Teachers as Norm-setters

This week I have a couple of classroom observations in my diary, as part of Surrey’s developmental work in L&T: I sit in on colleagues in different parts of the university and then feedback on practice.  As part of the pre-observation discussion with both observees, I noticed that the question of norms came up, which got me to thinking about what our role as educators should be in this regard, not least given the wide context.

In the first case, the observee told me she would be starting at ten past the hour, “because the students don’t arrive until then.”  Admittedly, it’s a 0900 slot – the first of the day – but the thought did occur that one of the reasons students don’t turn up on time is because they know the lecturer will not start until a bit later.  Speaking as someone with a 0900 lecture, on a Monday, with freshmen, I can only note that because I have made a point of starting exactly on time, I have very few late arrivals.

In the second case, the observee is planning to run a simulation exercise in the class.  We discussed what preparation the students had been asked to do, and when I asked what would happen if the students (Masters level) hadn’t done that preparation, the answer was that “I expect Masters students to have done it.”  This is the opposite situation to the first, in that the lecturer knows what they want, although as we talked further it wasn’t clear what would happen if it transpired that the students hadn’t done what was expected.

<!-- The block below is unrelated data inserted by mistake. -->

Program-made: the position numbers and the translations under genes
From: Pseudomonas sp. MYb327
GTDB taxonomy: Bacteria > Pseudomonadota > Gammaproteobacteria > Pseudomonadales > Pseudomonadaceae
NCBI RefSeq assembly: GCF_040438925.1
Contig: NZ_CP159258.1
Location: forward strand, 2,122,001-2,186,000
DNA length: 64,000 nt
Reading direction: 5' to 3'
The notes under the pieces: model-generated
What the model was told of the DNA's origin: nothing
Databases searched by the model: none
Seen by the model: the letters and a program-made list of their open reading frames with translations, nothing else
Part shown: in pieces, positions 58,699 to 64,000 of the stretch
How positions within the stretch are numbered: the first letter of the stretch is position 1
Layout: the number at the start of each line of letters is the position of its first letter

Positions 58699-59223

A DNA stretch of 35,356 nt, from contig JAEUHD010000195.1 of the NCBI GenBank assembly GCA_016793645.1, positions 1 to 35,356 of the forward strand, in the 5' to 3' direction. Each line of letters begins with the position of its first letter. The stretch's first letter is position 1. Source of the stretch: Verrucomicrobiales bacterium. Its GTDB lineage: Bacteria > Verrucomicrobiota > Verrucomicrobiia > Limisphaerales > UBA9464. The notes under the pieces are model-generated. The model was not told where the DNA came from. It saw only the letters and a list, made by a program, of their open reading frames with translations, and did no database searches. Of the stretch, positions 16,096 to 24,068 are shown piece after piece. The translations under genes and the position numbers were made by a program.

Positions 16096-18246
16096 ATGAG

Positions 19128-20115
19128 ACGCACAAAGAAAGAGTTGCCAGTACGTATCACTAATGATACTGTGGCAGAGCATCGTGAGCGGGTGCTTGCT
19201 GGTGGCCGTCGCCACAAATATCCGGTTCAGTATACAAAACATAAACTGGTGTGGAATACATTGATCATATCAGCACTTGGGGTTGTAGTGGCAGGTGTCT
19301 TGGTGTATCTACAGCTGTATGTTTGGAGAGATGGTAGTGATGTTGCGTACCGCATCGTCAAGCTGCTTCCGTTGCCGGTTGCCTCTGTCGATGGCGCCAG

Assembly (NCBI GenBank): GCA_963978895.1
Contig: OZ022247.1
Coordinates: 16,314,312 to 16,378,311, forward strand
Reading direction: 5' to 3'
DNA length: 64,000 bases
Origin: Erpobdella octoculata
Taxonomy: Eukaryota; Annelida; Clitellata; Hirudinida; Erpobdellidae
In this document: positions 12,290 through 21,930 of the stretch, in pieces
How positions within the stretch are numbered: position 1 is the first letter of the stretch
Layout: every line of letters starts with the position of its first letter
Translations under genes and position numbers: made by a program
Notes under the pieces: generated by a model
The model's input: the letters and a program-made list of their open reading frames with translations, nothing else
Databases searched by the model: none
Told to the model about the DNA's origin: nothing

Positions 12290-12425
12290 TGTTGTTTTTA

This is all potentially very tricky.  My own inclination of late has been to set out my expectations very clearly at the start and then apply sanctions when those expectations are not met.  This means asking students who’ve not prepared presentation notes for my stick exercises to leave the class and do the work during that time, and making clear that a ‘5 minute break’ is actually 5 minutes (instead of its usual academic version, i.e. the time it takes to leisurely consume a coffee).

Much effort these days is put into ‘improving the student experience’, and much of that agenda is somewhat with which I can wholeheartedly agree: Learning & teaching has too long been marginal to universities’ activities.  However, in some cases there is a confusion between giving students what they want and giving them what they need.  This doesn’t justify a culture of “do as I say” in the medieval sense of university as an apprenticeship, but rather that educators need to set out the logic and reasoning behind their pedagogy, so that students can at least understand the interests and values underpinning it, even if they don’t buy into it.

If we want to move away from students wanting to be spoon-fed (and spoon-feeding students), then we need to take control of the learning environment by setting out the basic framework, within which we give students the opportunity to learn for themselves.  Maybe that way, students will come to want what we give them.

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